JS and CSS are completely independent of one another. In other words, you cannot access the properties of a CSS class through JS, though you can access the CSS properties of an element, as JS acts on elements.
You can use some hackish solutions to solve this, but the best solution would probably be to create a "reverse extend" method in jQuery. In other words, you would have to write a method that does the opposite of
.extend() by taking two arrays and returning all of the properties in the second that are different from or non-existent in the first array. This is actually not as difficult as it sounds.
What you would do next is take each of the elements on the page and run your "reverse extend" method on them. You would have to pass the array returned by calling the
.css() method on the element when not hovering as your first parameter, and the array returned when calling the
.css() method on the element while hovering, as your second parameter.
If the resulting array is not empty, then the element does have a
:hover class defined (or a JS applied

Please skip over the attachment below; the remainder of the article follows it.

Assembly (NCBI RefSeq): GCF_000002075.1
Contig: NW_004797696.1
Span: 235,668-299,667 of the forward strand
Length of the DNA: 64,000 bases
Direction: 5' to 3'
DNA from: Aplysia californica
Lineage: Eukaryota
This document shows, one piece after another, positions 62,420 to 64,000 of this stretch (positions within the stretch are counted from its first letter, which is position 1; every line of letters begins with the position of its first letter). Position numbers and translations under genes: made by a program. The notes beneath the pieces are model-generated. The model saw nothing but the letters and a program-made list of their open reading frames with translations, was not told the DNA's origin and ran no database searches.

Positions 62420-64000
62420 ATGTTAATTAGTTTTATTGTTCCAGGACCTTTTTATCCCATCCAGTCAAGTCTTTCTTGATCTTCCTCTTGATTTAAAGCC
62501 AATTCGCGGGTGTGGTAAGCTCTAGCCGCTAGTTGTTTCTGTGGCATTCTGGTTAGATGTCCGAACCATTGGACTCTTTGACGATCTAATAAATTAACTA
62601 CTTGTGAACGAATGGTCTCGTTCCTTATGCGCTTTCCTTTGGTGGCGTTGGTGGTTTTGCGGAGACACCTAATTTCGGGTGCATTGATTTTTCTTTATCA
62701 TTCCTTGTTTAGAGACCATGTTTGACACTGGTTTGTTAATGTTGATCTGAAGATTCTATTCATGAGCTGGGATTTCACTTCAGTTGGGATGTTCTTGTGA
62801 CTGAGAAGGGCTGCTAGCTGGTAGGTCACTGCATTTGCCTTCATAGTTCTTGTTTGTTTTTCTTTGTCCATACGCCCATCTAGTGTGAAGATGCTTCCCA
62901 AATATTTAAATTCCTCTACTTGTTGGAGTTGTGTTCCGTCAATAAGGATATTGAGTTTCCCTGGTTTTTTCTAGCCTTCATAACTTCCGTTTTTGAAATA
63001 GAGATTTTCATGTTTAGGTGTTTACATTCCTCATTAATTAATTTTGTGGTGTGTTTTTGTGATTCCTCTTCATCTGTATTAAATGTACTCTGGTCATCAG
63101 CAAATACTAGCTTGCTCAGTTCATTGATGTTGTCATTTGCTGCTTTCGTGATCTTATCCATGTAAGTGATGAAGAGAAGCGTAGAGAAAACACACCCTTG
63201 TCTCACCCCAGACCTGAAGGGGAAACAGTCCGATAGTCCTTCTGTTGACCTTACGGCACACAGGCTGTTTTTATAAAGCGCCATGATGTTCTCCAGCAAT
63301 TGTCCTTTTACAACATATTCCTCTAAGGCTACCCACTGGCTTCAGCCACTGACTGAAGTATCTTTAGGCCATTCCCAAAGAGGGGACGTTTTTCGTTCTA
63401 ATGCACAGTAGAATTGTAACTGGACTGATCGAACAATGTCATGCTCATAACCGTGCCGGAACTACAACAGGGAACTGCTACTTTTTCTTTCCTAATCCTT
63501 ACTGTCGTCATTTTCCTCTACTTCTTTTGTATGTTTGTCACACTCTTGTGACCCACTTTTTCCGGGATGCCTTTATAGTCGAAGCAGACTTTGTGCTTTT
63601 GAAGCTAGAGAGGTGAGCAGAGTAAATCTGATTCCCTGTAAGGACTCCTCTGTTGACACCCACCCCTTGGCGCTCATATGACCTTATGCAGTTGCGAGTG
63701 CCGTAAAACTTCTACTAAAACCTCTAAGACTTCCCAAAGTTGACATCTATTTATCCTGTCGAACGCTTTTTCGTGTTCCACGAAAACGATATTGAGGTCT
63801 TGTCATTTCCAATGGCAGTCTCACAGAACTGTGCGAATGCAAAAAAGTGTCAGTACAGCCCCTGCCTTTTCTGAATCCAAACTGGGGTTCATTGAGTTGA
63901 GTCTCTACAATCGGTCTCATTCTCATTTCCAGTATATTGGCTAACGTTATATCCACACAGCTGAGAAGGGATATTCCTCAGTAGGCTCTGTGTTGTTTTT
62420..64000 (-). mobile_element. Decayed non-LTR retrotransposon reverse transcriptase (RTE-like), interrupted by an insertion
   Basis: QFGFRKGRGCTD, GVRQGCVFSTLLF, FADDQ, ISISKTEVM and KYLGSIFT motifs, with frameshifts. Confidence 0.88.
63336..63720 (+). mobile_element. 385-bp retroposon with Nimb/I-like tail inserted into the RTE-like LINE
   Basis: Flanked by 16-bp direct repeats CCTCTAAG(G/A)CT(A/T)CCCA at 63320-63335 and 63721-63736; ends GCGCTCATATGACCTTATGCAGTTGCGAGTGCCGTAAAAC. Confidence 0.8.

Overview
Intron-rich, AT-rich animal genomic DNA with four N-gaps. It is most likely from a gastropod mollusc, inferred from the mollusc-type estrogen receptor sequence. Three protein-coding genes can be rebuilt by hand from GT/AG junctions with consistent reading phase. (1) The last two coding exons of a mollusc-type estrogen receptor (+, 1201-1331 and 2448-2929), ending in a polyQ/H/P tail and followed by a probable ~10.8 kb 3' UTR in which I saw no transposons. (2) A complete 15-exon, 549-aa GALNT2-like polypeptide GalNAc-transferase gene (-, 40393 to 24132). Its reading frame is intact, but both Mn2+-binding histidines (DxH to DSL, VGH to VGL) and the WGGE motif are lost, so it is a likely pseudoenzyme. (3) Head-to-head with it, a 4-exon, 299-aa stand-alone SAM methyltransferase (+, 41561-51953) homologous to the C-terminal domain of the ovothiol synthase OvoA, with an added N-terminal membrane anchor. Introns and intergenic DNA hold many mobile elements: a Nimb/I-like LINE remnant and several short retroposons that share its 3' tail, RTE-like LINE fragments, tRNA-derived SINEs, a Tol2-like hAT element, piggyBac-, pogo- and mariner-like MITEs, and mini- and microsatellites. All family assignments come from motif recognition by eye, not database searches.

:hover class). Here's the kicker: the resulting array will have all of the properties of the
A Note on Capturing Hover:
You can capture the hover by binding
hover. I recommend using
mouseenter and using a variable flag to indicate if the other was done. As they may run concurrently in some browsers, this may require a little extra funkiness with binding and unbinding the handlers, using the
.off methods, to prevent duplicate clones of the class. This implementation should give you support in all major browsers (IE6-10, Safari, Opera, Chrome, and Firefox).
Update: I was incorrect about being able to trigger the pseudo-hover state (sorry about that) - this is impossible through JS. However, you can use this solution for capturing the hover, and then clone the class' properties when it is first hovered. You can then add the hovered element to a jQuery array, which you will use to ensure that you do not look at the same element more than once (using
.not). The downside of this is that you will not be able to prevent cloning a
:hover pseudo-class more than once, if the same
:hover class is assigned to more than one element.
Let me know if you have any questions on this. Good luck! :)